Lorcán Ua Tuathail

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Lorcán Ua Tuathail
St. Laurence O'Toole
Wexford Church of the Immaculate Conception South Aisle Window Saint Laurentius O Toole Detail 2010 09 29.jpg
Born 1128
Castledermot, Ireland
Died 14 November 1180(1180-11-14)
Eu, Normandy, Angevin Empire
Honored in
Roman Catholic Church
Canonized 11 December 1225 by Pope Honorius III
Major shrine St. Lawrence's church in Chorley, England
Feast 14 November
Patronage Roman Catholic Archdiocese of Dublin

Lorcán Ua Tuathail, also known as Saint Laurence O'Toole (1128 – 14 November 1180) was Archbishop of Dublin at the time of the Norman invasion of Ireland. He played a prominent role in the Irish Church Reform Movement of the 12th century and mediated between the parties during and after the invasion. He was canonised in 1225 by Pope Honorius III.

Early life[edit]

He was born at Castledermot, Ireland, the youngest[1] of four sons of an O'Byrne princess[2] and Muirchertach Ua Tuathail. The family were of the Uí Muiredaig branch of the Uí Dúnlainge kindred and took their name from Tuathal mac Augaire, King of Leinster, who died in 958. They resided at Maistiu (Mullaghmast) in what is now County Kildare.

However by the time of his son's birth Muirchertach was subordinate to the new kings of Leinster, the Uí Cheinnselaig. The king from 1126 was Diarmait Mac Murchada (Dermot MacMurrough). At the age of 10 he was sent to Diarmait as a hostage for his father.[2] However at one point Muirchertach's loyalty to Diarmait must have become suspect as Lorcán was imprisoned for some two years in extreme austerity and barely given enough to live on. Due to the intercession of the abbot of Glendalough – members of Lorcán's family had been buried at one of its churches for generations – relations were amicably restored between Diarmait and Muirchertach.

One result of his confinement was the strengthening of Lorcan's wish to enter the religious life. The story goes that when Muirchertach arrived at Glendalough for Lorcán, he stated that he would draw lots to have one of his sons made a priest, at which Lorcán laughed as he had long thought of doing so. No lots were drawn, and Lorcán stayed at Glendalough.

Abbot of Glendalough[edit]

Glendalough

In time he rose to become Abbot of Glendalough at the age of 26 in 1154.[2] Laurence was a religious reformer. He wished that the Irish Church would reflect the universal Church and strengthen the bonds between the Irish Church and Rome. Through his own example Laurence brought his spiritual renewal to the church in Ireland and married the best in the Gaelic monastic movement with the best in the Frankish-European liturgical monastic movement. Abbot Laurence began a spiritual renewal programme amongst the monks of the Abbey bringing the Gaelic Abbey of Glendalough in line with the Frankish Abbeys of Continental Europe. He invited the Canons of St. Augustine to come and assist in the reform of the Abbey and he became a member of the Augustinian Order himself.[3]

A great famine raged during the first four months of his administration. He was well regarded by both the community in Glendalough and its secular neighbours for sanctity and charity to the poor.[1]

Archbishop of Dublin[edit]

Baptistery window of Christ Church Cathedral, Dublin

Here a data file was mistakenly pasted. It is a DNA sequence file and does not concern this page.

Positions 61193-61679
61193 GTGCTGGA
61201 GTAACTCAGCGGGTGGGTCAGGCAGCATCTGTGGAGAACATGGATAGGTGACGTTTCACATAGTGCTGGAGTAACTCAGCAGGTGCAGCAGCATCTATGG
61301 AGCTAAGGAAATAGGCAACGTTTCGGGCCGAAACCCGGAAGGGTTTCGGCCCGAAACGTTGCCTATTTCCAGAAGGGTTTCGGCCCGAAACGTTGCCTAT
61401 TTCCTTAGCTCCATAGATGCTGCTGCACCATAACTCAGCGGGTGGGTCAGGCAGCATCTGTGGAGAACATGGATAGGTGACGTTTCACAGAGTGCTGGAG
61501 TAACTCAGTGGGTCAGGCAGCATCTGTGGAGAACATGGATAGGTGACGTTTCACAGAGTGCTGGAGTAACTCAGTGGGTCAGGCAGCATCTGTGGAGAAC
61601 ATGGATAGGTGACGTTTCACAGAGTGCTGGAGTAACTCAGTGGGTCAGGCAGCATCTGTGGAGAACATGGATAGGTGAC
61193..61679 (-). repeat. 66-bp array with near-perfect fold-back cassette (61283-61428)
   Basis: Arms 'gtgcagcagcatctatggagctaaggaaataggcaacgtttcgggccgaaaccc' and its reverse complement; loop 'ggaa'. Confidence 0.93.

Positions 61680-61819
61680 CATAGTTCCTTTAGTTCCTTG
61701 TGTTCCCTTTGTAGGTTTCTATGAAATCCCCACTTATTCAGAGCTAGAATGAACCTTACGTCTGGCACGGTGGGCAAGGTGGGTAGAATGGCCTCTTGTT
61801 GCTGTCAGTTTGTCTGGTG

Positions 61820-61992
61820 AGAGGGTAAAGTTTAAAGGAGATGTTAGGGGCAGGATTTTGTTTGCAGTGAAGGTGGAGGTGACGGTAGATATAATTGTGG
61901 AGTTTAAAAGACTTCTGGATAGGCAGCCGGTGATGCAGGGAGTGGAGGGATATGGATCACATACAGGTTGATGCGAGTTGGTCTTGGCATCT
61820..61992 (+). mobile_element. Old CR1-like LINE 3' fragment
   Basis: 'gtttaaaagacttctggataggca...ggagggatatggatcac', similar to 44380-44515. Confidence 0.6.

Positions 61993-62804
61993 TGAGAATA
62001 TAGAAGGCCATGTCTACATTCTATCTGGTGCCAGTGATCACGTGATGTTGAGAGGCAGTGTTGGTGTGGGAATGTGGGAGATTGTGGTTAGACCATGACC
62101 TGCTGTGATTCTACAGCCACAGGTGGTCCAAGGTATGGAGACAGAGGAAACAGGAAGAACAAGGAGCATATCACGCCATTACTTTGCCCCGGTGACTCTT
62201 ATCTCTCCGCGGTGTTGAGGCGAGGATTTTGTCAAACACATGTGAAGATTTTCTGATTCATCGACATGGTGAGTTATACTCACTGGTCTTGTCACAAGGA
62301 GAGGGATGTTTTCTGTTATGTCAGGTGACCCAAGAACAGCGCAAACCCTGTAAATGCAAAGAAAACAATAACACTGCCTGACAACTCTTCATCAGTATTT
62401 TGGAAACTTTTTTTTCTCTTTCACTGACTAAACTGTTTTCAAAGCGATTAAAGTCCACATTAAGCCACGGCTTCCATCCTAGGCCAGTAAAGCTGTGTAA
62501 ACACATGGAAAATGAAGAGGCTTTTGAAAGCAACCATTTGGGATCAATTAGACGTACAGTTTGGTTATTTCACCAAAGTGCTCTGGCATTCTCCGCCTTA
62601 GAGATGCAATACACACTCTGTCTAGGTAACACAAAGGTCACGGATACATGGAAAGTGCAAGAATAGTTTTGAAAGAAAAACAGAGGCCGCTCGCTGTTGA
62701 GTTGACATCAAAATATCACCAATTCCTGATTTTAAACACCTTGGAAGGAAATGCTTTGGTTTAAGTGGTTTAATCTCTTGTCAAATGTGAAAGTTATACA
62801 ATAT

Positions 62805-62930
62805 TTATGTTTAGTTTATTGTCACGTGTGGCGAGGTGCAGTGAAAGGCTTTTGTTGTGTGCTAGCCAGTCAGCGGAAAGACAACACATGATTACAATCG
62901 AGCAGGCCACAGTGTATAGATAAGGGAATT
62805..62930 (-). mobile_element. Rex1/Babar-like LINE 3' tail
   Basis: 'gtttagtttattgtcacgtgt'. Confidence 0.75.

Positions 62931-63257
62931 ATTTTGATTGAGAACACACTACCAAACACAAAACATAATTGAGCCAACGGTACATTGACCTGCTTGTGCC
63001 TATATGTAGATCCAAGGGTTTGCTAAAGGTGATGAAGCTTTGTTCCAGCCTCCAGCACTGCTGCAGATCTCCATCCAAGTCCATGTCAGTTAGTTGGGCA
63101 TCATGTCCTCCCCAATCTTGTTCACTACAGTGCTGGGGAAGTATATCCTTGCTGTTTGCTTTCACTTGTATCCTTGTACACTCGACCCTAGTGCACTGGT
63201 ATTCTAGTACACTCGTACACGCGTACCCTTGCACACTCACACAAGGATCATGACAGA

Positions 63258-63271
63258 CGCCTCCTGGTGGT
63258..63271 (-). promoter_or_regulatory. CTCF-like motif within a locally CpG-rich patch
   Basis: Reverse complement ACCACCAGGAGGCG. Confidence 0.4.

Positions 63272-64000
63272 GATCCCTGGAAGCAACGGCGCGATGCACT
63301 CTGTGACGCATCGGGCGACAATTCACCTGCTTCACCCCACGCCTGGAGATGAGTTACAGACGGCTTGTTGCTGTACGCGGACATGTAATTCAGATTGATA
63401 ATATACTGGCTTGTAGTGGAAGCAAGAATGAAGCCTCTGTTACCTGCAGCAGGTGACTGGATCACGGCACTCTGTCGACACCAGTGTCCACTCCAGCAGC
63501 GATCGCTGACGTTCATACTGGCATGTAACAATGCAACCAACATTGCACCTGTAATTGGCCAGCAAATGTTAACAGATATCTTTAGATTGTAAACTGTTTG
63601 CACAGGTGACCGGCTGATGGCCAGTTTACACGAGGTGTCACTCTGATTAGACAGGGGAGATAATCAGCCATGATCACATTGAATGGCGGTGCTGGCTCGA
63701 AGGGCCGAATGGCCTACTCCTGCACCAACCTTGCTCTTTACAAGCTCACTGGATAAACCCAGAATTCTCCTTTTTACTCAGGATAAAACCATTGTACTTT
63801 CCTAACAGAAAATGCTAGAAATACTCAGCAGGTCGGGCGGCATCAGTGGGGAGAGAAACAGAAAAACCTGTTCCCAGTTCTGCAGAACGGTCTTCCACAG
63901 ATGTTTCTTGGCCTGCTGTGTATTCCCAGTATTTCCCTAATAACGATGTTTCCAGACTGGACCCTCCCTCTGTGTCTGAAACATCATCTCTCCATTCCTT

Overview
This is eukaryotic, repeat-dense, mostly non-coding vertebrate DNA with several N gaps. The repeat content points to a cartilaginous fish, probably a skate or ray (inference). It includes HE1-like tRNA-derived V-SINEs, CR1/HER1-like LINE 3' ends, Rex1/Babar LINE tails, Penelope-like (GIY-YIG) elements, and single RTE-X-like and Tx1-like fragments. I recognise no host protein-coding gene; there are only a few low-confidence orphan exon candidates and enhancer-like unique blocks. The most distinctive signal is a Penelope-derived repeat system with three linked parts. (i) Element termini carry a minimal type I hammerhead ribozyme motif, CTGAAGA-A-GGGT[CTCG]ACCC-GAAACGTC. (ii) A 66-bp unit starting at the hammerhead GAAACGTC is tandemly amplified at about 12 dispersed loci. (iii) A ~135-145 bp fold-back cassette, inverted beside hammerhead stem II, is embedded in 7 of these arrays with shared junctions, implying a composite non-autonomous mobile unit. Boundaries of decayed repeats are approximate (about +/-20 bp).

When he was 32 he was elected unanimously Archbishop of Dublin[4] following the death of Archbishop Gregory in 1162, at the Synod of Clane, and was consecrated in by Gelasius, Archbishop of Armagh and successor of St. Malachy.[1] He was the first Irishman to be appointed to the See of this town ruled by Danes and Norwegians; it is notable that his nomination was backed not only by the High King Ruaidri Ua Conchobair (Rory O'Connor), Diarmait Mac Murchada (who had by then been married to Lorcán's sister, Mor) and the community at Glendalough, but also by the clergy and population of Dublin itself. He played a prominent part in the Irish Church Reform Movement of the 12th century, as well as rebuilding Christ Church Cathedral, several parish churches and emphasising the use of Gregorian Chant.

St Kevins Bed

As Archbishop of Dublin, Laurence began a policy of Church building and laid the foundation stone for the Cathedral of the Holy Trinity (now Christ Church). To assist in the spiritual formation of the priests and people of the Diocese Laurence invited the Augustinian monks to become part of the Cathedral Chapter of the Holy Trinity. In a city that was in the middle of an economic boom, Laurence, as Archbishop, was seen as the one who stretched out his hand to care for the poor and the neglected. There was appalling poverty in the city at the time and each day Laurence fed the poor of the city in his home. He also established care centres for the children who had been abandoned by their parents or who were orphaned in the city.[3]

Archbishop Lawrence frequently made choice of Glendaloch for his retreats; but he usually hid himself in a solitary cave at some distance from the monastery, between a rock and a deep lake, which St. Kevin had used.[1]

The coming of the Normans[edit]

In 1166, Lorcán's brother-in-law Diarmait was deposed as King of Leinster by an alliance of Irish kings and princes, led by High King Ruaidrí Ua Conchobair (Rory O'Connor) and King Tigernán Ua Ruairc (Tiernan O'Rourke) of Breifne. Diarmait had in 1152 abducted Dervorgilla, Ua Ruairc's wife and on the death of Diarmait's protector, High King Muirchertach Mac Lochlainn in 1166, he paid the price. Exiled and with only a half-hearted promise of help from Henry II of England, after much wandering in Wales, England and France, he returned to Ireland with a group of penniless and down-on-their-luck Norman, Flemish and Welsh allies to help him regain his kingdom.

Dublin was a walled city, but the citizens were terrified by the Norman knights and men-at-arms, as well as by the stories that were being told of their fierceness and cruelty. Laurence O'Toole's house was besieged by people imploring him to save them and to make a treaty with the Anglo-Norrnans. The Archbishop went out to the foreigners' camp. While he appealed to them, two of the Norman knights with their followers made a breach in the walls of the city and entered the streets. They burned houses and killed the unarmed people. The noise and tumult reached the camp and so Laurence heard of the massacre. He hurried back to Dublin and succeeded in stopping the slaughter.[3]